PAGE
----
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Amount of Iron in Seachem Flourish

Discussion in 'Aquatic Plant Fertilization' started by scottward, Jul 3, 2011.

  1. scottward

    scottward Guru Class Expert

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    Hi guys,

    My 100g tank is fairly low light (120W T8) + CO2 enriched.

    I'm currently dosing 1/2 EI (1/4tsp KPO, 3/4tsp KNO3, 15mls Seachem Flourish), all dosed on alternative days 3x per week as per usual.

    Just wondering if there is enough iron in 15mls Seachem Flourish 3x per week?

    E. Tenellus is looking a bit pale and not throwing out it's runners.

    CO2 is set at what it's normally set at when growth is good.

    I have 100% flourite substrate but if I understand correctly this adds nothing in terms of nutrients (doesn't add any iron), just a good storage area for nutrients added?

    If I do need more iron, what can I use that is much cheaper than Seachem Iron? Supposedly I can use Iron Sulphate + Ascorbic Acid?

    Scott.
     
  2. Left C

    Left C Lifetime Members
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    Dosing 15mL of Flourish into 85 gallons (100g - 15%) = 0.15ppm of Fe per dose according to the fertilator and the fertfriend calculators.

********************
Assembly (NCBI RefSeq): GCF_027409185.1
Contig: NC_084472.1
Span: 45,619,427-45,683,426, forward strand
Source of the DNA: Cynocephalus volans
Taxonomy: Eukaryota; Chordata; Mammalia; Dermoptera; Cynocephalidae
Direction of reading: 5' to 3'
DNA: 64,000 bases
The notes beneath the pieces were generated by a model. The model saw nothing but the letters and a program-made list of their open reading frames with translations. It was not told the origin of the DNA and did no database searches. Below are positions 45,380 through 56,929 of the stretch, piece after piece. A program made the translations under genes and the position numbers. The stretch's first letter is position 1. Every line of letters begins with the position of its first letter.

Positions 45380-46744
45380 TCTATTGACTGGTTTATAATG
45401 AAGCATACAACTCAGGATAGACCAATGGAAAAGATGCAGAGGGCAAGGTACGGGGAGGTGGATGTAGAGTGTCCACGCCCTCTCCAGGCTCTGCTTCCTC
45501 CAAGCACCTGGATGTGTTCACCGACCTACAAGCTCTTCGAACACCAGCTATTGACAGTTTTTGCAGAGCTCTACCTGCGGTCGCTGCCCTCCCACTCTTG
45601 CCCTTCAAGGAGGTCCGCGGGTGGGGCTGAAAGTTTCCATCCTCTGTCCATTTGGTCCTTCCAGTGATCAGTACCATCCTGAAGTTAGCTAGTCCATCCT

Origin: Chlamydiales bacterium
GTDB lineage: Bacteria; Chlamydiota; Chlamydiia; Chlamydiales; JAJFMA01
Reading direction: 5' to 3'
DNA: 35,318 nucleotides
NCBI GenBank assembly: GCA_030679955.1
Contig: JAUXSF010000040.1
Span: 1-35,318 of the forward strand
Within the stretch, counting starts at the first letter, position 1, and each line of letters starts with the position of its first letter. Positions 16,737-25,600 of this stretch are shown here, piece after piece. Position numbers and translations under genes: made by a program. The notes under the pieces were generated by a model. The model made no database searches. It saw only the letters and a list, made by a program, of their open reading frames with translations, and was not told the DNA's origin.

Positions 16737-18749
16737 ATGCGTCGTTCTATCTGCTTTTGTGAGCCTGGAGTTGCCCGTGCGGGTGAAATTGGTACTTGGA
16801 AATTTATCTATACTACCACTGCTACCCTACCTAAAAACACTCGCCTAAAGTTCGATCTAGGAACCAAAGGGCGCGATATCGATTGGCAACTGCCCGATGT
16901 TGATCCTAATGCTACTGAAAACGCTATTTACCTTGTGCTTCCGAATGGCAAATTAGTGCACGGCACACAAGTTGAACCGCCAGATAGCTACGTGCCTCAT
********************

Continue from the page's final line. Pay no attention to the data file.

How old are your T8's?
     
  3. scottward

    scottward Guru Class Expert

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    Hi Left C,

    Thanks.

    My T8's aren't too old.

    I notice with the EI guide that it mentions "does Iron if required".

    How exactly does one determine if it's required?

    I guess it would only be required in addition to the standard full EI dosage (i.e. as part of TMG, Flourish, CSM+B) in super high light situations?

    For low-moderate lighting situations, the EI dosage would be enough?

    I'm only dosing 1/2 EI at the moment, so only dosing the .15ppm as you have calculated for me above. Is this enough?

    Scott.
     
  4. Crispino Ramos

    Crispino Ramos Guru Class Expert

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    If the plants show signs of chlorosis, extra iron would help.
     
  5. Biollante